The popular view of the First World War as a battle between races shaped a debate in Canada about the preferred "racial" composition of Canadian society

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1914-1945: Overview / War Years / Interwar Years / World War II / Changing Attitudes

War Years

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anti-german sentiment, 6 jan. 1917

The popular view of the First World War as a battle between races shaped a debate in Canada about the preferred "racial" composition of Canadian society. Many British, American, and natural-born Canadian observers saw the war as a defence of Anglo-Saxon "civilization" against German and Austrian aggression and militarism. Though discredited now, these racial understandings brought about a sharp re-examination of Canada's immigration policies because they had encouraged the immigration of hundreds of thousands of continental Europeans. Canadians found the presence of enemy alien immigrants in Canada (those immigrants born in nations now at war with Canada) still more distressing.

The war's beginning prompted a backlash against German and Austrian immigrants, even if they had long resided in Canada and were now
Canadian citizens. The 1914 War Measures Act gave the federal government new powers to arrest, detain, exclude, or deport enemy aliens residing in Canada. The legislation, introduced by the Conservative government of Prime Minister Robert Borden, was one of many measures directed against immigrant groups during the war years. Taken together, these measures made immigrant communities bitter towards the Conservative party for many years after the war ended. The act itself prohibited specific enemy aliens from possessing firearms and forced them to register with the federal government and to carry ID cards. It also undermined cultural freedoms by prohibiting the possession and publication of materials in enemy alien languages-it thereby stopped the production of the numerous German-language newspapers in Canada.

Anti-German Sentiment, 6 Jan. 1917.

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War Years

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the war measures act, 1914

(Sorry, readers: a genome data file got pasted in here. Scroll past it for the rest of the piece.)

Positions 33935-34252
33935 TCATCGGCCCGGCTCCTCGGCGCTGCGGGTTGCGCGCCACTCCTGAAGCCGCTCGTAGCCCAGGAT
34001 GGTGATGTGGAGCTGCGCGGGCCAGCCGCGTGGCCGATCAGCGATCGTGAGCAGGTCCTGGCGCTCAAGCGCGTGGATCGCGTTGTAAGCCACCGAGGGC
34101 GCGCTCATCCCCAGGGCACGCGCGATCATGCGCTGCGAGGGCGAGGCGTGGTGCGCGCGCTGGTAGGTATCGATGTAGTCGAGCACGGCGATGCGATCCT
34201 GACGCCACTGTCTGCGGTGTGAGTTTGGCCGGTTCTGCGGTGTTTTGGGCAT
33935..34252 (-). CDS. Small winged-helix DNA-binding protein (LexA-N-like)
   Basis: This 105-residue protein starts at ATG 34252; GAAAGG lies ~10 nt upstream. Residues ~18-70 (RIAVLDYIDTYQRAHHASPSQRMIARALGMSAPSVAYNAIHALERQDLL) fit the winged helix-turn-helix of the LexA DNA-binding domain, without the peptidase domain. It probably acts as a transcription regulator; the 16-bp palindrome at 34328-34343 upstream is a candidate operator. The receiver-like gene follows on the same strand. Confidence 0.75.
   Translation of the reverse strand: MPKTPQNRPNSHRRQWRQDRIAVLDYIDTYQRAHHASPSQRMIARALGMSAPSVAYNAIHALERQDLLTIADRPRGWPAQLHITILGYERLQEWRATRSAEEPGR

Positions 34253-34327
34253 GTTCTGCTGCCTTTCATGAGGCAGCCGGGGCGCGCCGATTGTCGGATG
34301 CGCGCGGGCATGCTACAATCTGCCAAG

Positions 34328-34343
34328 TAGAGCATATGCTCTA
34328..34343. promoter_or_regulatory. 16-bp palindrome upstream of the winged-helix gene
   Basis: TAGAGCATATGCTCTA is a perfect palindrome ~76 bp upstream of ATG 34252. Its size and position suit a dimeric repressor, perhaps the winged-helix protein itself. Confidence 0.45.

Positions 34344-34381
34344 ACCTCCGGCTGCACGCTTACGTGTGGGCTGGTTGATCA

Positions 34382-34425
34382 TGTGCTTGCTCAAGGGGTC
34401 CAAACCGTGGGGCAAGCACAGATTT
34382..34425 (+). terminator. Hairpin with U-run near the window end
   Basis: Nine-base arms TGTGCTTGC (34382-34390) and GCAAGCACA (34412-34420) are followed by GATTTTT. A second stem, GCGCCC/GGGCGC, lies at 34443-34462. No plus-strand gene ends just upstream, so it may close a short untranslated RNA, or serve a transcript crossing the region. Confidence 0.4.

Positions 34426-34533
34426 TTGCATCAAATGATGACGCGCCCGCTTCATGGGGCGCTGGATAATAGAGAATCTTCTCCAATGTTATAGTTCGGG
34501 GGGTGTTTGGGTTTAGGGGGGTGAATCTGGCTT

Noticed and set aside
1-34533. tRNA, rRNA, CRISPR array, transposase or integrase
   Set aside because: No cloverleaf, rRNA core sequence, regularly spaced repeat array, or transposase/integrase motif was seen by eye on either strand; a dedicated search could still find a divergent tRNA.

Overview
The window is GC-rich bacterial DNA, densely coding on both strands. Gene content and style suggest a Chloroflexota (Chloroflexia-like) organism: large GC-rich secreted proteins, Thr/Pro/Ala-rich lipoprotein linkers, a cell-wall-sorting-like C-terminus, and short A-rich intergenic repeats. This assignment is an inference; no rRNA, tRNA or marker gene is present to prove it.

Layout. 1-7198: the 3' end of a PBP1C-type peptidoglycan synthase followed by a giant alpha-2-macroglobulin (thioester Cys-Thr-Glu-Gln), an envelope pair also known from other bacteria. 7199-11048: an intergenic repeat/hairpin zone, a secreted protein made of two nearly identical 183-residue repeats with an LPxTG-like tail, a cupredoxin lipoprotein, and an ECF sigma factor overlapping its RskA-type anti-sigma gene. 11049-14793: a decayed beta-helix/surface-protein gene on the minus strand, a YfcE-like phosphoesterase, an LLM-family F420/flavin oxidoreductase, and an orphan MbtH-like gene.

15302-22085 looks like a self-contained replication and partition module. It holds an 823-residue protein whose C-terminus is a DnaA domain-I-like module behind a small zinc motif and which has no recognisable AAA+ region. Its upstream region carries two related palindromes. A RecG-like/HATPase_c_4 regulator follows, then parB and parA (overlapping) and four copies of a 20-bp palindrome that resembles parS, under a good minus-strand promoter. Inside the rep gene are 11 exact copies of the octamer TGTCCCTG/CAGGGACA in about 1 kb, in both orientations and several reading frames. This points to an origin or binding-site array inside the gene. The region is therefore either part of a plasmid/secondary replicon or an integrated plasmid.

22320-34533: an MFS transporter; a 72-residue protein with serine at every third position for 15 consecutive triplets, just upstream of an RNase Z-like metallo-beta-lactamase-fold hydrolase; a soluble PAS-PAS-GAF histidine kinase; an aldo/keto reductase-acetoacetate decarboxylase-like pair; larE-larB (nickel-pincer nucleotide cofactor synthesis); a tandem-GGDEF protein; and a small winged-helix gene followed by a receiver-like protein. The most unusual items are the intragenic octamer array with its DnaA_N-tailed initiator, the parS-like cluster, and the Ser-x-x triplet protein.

An economic slump that had begun just before the war and that lasted until the war economy began to raise national production left immigrants in a precarious legal position. In the first year of the war, industries and businesses laid off considerable numbers of enemy alien employees. Many became public charges dependent upon the charitable aid provided by local municipalities. At the very same time, the war made their political standing uncertain as the government began to monitor their behaviour more carefully. Some 400,000 German, 100,000 Austro-Hungarian, 5,000 Turkish, and hundreds of Bulgarian enemy aliens then lived in Canada.

german detainees at edgewood internment camp, edgewood, bc, ca. 1916

The War Measures Act (WMA), 1914.

Among other things, the WMA gave the federal government special powers to target immigrants who were deemed "enemy aliens" -- that is, newcomers who originated in one of the countries against which Canada and Britain were fighting: Germany, Austria-Hungary, Bulgaria, or Turkey

National Archives of Canada (PA-127064).

German Detainees at Edgewood Internment Camp, Edgewood, BC, ca. 1916.

During the First World War, the government detained several thousand immigrants who came from enemy countries in internment camps.

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wartime elections act, 1917

Many enemy aliens also faced internment. Canada interned some 8,000 to 9,000 immigrants, mostly German and Austrian, in twenty-four camps across Canada during the war. The largest camps were in Kapuskasing, Ontario and Vernon, British Columbia. By 1917, the government had released many of these interned immigrants to supply the demand for labour created by the war. About 2,500, however, lived in camps until the war's conclusion.

The government's internment program had roots in the belief that immigrants carried sympathies with their home nations, which were now at war with Canada. As the war progressed, continental Europeans also became associated with radical politics and

labour organizations that were leading strikes in the resource and munitions industries. The Union Government, which Robert Borden formed in 1917 in order to introduce conscription, passed the Wartime Elections Act. It disenfranchised all people from enemy countries, even those who had come to Canada as early as 1902, unless they had sons, grandsons, or brothers serving in the army. Deportation procedures also increased. Immigrants faced deportation on grounds of being public charges, "pro-German," "anti-war," or undermining the war effort by organizing labour. The government, and many Canadians, blamed wartime strikes on enemy-aliens and suspicious immigrants.

Wartime Elections Act, 1917.

This Act enfranchised the mothers, widows, wives, sisters, and daughters of men fighting at the front and disenfranchised conscientious objectors -- individuals who were opposed to military service for religious reasons -- and those "enemy aliens" who were naturalized after 1902.